3.6 Item 89 preserves this model for the treatment of insurance but reduces the compliance costs for all concerned. This is achieved by providing that insurers have an adjustment on settlements rather than insureds having a GST liability and insurers having an input tax credit. The settlement of an insurance claim will not be consideration for a supply made by the insured [new section 78-45] . Nor will it be consideration for an acquisition made by the insurer [new section 78-20] .
3.7 The amendments amend the GST Act to remove Subdivisions 78-A and 78-B and replace them with new Subdivisions dealing with the GST treatment of insurance settlements for insurers and insureds.
3.8 Insurers will only have a deceasing adjustment on settlements that relate to the taxable part of a policy. Where the supply of a policy is solely GST-free or input taxed, there will be no decreasing adjustment on settlement. [New section 78-10]
3.9 Where the supply of the policy was fully taxable, the insurer could have a decreasing adjustment on any settlement under the policy [new subsection 78-10(2)] . If the supply of the policy was partly taxable and partly not taxable (i.e. GST-free or input taxed), the insurer will have a decreasing adjustment to the extent the settlement relates to the taxable part of the policy [new subsection 78-15(3)] .
3.10 The insurer will only have a decreasing adjustment if there was no input tax credit or a partial input tax credit available on the acquisition of the policy.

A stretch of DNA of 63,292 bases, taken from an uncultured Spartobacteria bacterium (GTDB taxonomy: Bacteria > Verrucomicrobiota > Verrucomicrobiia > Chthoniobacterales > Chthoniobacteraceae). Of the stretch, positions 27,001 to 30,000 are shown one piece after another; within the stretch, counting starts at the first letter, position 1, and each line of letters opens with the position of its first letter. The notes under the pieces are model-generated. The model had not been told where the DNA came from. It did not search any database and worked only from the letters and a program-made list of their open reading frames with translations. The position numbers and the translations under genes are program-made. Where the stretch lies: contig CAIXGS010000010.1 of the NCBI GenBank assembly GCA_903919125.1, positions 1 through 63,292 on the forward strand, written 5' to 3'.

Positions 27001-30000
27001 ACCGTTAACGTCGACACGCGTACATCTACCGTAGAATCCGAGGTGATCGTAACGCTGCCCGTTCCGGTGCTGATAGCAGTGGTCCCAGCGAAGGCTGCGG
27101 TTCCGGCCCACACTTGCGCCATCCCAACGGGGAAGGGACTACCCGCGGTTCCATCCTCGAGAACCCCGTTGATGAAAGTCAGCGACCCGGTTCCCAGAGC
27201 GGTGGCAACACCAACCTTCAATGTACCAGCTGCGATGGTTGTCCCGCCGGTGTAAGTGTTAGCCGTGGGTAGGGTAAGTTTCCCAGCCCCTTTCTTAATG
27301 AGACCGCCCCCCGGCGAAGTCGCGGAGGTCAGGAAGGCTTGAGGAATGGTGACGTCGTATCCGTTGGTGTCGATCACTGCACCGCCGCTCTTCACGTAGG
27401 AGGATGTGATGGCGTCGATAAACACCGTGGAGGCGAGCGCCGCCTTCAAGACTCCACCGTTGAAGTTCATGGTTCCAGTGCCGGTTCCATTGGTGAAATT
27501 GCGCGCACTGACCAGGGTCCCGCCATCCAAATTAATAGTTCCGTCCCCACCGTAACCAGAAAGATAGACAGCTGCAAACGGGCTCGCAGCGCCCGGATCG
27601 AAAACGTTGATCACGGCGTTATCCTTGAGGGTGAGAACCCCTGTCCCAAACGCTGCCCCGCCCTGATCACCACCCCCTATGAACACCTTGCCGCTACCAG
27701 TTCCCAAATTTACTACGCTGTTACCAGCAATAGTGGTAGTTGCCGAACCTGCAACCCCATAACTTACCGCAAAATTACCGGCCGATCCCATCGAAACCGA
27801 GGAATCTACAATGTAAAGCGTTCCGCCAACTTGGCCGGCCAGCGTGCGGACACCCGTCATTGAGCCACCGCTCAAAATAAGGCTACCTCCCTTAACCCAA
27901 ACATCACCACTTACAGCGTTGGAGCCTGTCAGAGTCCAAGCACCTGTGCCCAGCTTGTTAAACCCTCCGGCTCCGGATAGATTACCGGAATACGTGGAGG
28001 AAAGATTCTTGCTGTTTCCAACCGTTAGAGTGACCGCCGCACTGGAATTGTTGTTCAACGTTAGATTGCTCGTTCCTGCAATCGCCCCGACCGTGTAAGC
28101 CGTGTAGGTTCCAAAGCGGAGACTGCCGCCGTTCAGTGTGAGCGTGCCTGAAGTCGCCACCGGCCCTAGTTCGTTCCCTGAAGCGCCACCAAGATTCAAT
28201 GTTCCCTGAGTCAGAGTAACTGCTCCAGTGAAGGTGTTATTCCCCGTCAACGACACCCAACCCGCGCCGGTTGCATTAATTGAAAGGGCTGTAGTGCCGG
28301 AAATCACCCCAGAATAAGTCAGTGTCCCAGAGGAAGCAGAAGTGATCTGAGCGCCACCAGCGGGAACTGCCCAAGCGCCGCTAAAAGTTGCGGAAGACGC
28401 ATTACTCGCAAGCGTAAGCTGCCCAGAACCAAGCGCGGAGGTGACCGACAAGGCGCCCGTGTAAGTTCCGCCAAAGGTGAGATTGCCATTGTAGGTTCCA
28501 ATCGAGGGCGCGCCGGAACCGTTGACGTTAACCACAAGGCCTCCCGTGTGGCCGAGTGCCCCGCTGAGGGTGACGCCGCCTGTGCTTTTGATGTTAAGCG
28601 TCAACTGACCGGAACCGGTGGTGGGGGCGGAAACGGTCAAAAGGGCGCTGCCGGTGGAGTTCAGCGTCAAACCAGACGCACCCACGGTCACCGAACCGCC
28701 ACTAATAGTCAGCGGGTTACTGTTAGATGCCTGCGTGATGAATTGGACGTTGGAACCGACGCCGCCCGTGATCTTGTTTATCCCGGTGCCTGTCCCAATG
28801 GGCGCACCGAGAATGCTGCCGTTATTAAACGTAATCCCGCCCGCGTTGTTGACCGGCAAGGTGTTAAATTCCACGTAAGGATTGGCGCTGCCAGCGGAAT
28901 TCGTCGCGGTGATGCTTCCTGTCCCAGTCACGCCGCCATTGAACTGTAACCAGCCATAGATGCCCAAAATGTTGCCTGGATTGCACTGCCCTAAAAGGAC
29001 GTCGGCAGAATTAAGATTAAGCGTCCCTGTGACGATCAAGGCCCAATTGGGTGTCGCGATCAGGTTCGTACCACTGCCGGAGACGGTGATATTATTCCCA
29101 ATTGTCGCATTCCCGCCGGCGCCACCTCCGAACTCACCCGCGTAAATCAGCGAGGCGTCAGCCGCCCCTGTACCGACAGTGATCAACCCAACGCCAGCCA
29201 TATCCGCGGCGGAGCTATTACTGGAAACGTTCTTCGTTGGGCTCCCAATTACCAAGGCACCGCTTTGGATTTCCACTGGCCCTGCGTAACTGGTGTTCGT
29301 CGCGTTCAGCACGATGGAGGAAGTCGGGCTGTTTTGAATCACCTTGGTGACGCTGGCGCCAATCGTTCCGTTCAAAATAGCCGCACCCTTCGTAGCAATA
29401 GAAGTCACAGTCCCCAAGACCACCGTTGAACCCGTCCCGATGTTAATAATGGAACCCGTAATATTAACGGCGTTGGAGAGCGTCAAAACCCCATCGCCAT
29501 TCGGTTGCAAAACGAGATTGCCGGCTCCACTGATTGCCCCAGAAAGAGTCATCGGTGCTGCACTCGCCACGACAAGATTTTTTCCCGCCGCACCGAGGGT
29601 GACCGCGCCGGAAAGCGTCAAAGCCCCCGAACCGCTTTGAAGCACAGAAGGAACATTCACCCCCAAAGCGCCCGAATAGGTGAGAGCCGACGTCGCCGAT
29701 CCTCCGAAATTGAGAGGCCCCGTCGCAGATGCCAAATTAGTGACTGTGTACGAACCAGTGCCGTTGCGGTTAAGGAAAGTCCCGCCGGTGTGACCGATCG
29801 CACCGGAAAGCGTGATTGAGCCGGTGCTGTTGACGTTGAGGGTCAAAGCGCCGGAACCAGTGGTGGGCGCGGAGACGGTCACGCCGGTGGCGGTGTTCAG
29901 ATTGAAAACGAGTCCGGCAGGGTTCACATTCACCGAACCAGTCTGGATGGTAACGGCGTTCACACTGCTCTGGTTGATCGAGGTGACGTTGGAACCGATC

Example 3.1 Big Global Corp Ltd (BGC) takes out an insurance policy. The supply of the policy is 60% taxable and 40% GST-free. BGC was entitled to a input tax credit to the extent of 30% of the policy. A settlement of $88,000 is made relating to the GST-free part of the policy.BGC is entitled to a 30% input tax credit on the insurance policy under Division 11 and BGC has no GST liability on settlement of the claim. [New section 78-45] The insurer has a GST liability on the supply of the taxable part of the insurance policy under Division 9. The insurer has no decreasing adjustment as the settlement relates to the non taxable part of the policy. [New subsection 78-10(2)] Another settlement is made under the policy. It relates 100% to the taxable part of the policy. The insurer will have a decreasing adjustment because BGC was only entitled to a partial input tax credit on the acquisition of the taxable part of the policy (see paragraph 3.13).
3.11 The insurer will not have a decreasing adjustment if there was a full input tax credit available on the acquisition for the policy. [New paragraph 78-10(2)(b)]
Example 3.2 A registered business, Angela's Automatic Carwash (AAC), acquires an insurance policy fully for a creditable purpose. The GST inclusive price of the policy is $385. AAC causes personal injuries to a customer when the automatic carwash malfunctions. The damages are $50,000.AAC is entitled to a $35 input tax credit on the insurance policy under Division 11 of the GST Act. It has no GST liability on settlement of the claim [new section 78-45] .The insurer has a $35 GST liability on the supply of the insurance policy under Division 9 of the GST Act. The settlement under the policy is not treated as consideration for an acquisition made by the insurer [new section 78-20] . In this instance the insurer does not have a decreasing adjustment because AAC was entitled to a full input tax credit on the premium.The total settlement will be the $50,000 paid to the injured customer. The cost of the claim to the insurer is $50,000.
3.12 If there was no entitlement to an input tax credit on the premium, the amount of the decreasing adjustment that the insurer has is 1/11 of the 'settlement amount'. [New subsection 78-15(1)] In this instance, the 'settlement amount' will be the same amount of money the insurer pays in settlement of the claim. [New subsection 78-15(4)]